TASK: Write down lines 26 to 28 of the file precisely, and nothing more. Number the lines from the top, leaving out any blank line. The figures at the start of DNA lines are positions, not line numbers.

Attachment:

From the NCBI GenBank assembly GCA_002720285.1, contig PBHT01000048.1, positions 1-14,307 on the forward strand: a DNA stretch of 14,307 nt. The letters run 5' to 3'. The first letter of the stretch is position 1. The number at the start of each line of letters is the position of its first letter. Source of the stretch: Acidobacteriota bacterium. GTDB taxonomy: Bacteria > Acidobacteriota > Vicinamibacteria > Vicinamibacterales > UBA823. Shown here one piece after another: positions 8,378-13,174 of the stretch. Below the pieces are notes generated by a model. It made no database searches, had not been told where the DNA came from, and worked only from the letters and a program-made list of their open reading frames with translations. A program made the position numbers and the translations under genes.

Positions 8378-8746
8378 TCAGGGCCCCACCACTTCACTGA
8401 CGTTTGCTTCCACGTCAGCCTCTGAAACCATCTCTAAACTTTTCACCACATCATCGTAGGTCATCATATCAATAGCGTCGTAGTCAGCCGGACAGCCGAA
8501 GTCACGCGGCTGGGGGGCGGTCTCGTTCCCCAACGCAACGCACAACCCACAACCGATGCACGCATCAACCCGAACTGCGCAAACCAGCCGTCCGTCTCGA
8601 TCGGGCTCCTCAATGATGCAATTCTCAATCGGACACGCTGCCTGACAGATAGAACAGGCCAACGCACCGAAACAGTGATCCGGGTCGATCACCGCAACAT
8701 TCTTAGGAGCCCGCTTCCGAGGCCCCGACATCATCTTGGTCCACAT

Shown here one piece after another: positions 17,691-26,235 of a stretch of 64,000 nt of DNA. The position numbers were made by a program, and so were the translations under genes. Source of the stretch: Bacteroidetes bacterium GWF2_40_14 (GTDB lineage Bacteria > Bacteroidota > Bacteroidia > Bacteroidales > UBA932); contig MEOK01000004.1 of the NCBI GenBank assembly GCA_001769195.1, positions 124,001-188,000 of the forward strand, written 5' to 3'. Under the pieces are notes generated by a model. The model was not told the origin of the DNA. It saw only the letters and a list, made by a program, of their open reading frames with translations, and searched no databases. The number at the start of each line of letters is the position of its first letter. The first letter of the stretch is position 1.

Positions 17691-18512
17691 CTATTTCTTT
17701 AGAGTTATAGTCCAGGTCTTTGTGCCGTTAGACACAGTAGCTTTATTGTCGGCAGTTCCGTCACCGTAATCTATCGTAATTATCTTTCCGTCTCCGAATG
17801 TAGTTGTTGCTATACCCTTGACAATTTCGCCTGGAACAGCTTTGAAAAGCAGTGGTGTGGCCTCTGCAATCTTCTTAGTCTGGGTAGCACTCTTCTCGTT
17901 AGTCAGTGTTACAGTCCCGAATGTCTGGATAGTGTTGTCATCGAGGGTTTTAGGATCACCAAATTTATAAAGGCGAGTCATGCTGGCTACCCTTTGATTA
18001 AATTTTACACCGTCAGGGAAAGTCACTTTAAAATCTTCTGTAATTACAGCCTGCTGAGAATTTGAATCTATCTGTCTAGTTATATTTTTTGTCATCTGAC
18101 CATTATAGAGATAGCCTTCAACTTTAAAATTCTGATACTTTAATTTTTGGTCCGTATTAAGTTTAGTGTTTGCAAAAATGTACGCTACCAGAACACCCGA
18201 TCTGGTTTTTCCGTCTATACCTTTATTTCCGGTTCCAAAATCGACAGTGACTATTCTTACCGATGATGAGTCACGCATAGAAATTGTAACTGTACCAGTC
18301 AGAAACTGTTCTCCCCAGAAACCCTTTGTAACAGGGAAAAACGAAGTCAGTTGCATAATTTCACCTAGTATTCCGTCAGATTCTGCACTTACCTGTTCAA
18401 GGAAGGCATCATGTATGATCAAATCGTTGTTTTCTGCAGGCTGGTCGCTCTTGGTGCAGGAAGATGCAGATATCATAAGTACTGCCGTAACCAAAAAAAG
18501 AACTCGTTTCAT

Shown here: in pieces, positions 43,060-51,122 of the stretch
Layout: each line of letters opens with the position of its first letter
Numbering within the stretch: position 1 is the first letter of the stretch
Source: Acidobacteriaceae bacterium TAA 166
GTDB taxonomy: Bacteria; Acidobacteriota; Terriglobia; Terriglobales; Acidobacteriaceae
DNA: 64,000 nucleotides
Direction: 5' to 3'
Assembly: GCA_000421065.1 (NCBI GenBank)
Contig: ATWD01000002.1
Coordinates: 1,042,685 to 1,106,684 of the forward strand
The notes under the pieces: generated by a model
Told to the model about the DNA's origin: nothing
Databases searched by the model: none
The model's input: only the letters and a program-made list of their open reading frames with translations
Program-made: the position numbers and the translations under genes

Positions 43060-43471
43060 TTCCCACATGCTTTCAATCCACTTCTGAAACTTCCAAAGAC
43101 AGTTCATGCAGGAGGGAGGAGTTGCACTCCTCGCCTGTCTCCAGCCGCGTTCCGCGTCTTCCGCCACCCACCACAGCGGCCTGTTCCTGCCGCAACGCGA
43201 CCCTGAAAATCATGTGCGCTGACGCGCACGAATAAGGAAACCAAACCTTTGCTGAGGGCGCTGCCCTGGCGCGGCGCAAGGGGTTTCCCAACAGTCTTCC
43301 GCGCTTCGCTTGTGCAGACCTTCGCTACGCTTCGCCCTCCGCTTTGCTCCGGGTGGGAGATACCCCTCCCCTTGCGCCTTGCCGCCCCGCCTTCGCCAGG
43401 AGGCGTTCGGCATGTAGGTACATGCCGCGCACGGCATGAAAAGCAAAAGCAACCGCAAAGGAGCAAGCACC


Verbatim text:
Direction: 5' to 3'
Assembly: GCA_000421065.1 (NCBI GenBank)
Contig: ATWD01000002.1